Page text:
A few small changes can help your pet get back to a healthier weight. Try: - using a measuring cup and be exact at every meal. You may think you are feeding just a cup at each meal, but when you measure it out, you may be surprised how much more you are actually putting in the bowl. - comparing what you've been feeding to what you should be and start gradually.

Each week reduce the amount until you get it down. - if you give your dogs treats...look at how many you are giving, how many calories are in each one? Do you even know? - if your dog has been happily used to a high calorie diet, cutting way back right away is no fun for your dog (and isn't really fair either), so make changes a little each week and stick to them.

Remember you control this part of your dog's health. A lot of things can come up in your dog's life that aren't fair and you can't control but you can control this part. Your dog is counting on you. "It is not your dog, it is you"...so true...now if I could only apply those same words to myself I might lose the extra weight I've been carrying around for the last 10 plus years..... Does your dog need to lose some weight? How are you helping them get there?


8 comments

  • When we switched our dogs to a raw food diet, they lost weight. I was excited to see Sydney trim down, because she really needed to drop the weight. Rodrigo was fine, but he trimmed down too and looks great. They’re both so much healthier and I love it.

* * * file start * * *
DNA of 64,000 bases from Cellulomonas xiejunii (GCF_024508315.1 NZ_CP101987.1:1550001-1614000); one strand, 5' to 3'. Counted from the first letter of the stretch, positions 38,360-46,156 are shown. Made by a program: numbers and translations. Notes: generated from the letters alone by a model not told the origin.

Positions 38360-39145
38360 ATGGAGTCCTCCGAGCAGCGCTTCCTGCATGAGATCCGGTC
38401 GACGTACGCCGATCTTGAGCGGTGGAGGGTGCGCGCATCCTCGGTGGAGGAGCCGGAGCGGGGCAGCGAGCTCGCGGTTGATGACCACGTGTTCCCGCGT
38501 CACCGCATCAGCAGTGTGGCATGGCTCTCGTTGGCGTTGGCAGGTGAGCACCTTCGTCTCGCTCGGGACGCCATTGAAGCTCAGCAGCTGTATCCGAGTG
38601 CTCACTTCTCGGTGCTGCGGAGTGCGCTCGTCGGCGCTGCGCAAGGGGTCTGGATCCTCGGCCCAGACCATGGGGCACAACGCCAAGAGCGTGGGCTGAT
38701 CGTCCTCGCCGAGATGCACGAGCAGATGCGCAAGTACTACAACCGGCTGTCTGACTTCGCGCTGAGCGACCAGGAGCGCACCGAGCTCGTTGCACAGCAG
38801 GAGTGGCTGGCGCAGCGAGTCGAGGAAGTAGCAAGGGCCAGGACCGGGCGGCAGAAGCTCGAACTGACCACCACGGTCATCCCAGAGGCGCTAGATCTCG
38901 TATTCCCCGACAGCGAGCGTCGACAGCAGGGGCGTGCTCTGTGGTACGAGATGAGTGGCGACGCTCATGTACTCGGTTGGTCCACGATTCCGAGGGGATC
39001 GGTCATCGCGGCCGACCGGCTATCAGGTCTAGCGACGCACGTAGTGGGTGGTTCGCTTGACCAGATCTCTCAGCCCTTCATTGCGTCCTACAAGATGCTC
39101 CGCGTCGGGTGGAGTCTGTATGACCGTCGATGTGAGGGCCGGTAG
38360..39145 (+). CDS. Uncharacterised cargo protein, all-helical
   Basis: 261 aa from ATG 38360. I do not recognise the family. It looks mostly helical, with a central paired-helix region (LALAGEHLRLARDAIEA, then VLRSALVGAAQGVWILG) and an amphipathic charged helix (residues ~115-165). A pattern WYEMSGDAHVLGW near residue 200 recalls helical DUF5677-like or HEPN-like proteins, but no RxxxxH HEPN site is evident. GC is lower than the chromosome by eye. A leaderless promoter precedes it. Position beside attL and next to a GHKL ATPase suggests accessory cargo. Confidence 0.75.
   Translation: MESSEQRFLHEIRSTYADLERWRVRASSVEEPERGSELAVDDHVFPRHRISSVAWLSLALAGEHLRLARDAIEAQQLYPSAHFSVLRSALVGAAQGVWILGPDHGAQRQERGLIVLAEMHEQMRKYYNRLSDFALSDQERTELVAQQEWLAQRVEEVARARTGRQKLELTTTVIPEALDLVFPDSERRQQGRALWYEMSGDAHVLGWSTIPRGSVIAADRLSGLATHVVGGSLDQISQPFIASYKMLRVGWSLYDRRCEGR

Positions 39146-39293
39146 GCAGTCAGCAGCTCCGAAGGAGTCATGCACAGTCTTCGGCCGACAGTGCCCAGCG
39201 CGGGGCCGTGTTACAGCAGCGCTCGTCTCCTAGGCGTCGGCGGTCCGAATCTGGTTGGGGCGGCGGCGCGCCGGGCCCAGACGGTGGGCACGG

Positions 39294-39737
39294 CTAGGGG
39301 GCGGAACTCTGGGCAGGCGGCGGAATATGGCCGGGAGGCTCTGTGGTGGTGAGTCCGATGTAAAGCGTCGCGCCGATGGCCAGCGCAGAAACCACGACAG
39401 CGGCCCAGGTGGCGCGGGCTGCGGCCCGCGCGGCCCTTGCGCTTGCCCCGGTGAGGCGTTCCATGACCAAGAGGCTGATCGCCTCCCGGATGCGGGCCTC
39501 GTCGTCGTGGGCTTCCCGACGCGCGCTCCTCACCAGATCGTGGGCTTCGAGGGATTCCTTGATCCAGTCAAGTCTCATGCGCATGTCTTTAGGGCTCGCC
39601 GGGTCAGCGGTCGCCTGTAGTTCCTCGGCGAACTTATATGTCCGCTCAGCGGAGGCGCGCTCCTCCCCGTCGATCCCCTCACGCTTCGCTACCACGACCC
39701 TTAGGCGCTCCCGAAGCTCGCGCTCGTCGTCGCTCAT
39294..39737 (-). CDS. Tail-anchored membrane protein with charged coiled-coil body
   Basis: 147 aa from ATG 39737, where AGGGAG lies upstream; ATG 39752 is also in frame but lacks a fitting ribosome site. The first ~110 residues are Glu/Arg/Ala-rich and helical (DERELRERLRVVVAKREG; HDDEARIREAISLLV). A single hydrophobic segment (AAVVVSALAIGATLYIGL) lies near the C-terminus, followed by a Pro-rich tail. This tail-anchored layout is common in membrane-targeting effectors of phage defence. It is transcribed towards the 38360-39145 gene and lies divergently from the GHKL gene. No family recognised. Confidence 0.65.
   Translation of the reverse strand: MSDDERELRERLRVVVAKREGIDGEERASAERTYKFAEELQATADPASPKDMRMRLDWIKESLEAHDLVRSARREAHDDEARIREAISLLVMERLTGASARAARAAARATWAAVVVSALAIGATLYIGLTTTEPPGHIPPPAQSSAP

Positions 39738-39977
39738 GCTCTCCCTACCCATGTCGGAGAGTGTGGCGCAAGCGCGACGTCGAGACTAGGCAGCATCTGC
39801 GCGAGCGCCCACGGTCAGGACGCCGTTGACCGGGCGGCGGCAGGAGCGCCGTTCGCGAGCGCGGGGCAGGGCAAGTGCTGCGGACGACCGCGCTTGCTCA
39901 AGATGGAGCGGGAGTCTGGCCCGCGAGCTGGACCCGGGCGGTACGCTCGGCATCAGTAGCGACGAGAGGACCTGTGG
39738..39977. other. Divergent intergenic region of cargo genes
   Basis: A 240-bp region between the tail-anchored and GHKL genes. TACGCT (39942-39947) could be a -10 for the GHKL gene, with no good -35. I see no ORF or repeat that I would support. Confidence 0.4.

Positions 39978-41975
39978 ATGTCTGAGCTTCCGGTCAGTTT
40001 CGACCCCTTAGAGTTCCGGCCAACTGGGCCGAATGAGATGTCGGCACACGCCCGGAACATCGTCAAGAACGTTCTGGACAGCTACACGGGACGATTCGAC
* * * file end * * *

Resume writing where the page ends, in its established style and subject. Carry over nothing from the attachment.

I had the opposite discussion with our former vet (one of many reasons why they are former) which included the statement “who am I to judge her weight, look at me?”

    Kimberly Gauthier
  • That is awesome! I’ve done the green beans (no salt!) too, along with a scoop of canned pumpkin. It is really is human training isn’t it?! So glad she lost the weight, I bet she looks amazing…and feels even better!

    Kathryn
  • Roxy put on weight after Logan died. She was no longer getting the daily romping; Hubby and I were indulging her while working through the grief; and there was no one to split the treats with. Before we knew it she was 75 pounds, a good 10 pounds heavier than she should be. Hubby is harder to train than the dog, so I would cut all the treats in half (sometimes quarters) right away and put them back in the bag. We also replaced half of her evening meal with green beans or carrots (I bought canned, no salt added). They provided extra fiber — she still felt full but was getting fewer calories. Lastly, I tried to walk more. It took 8 months, but Roxy eventually lost the weight and now looks fabulous.

    Kelley
  • So true! Good food, good exercise…the right combination for good health!

    Kathryn
  • What a great piece. Thanks for sharing and joining FitDog Friday.

    You make a great point with the following:

    It is a combination of enough exercise and the right amount of food, and keeping that in balance. Sometimes it can be what you are feeding that is causing your dog to gain weight, but more often than not it is how much.

    “How much” food is the driver of weight change. “What” is the driver of good health. If you overfeed on nutritious food, you will still get fat!

    SlimDoggy (@MySlimDoggy)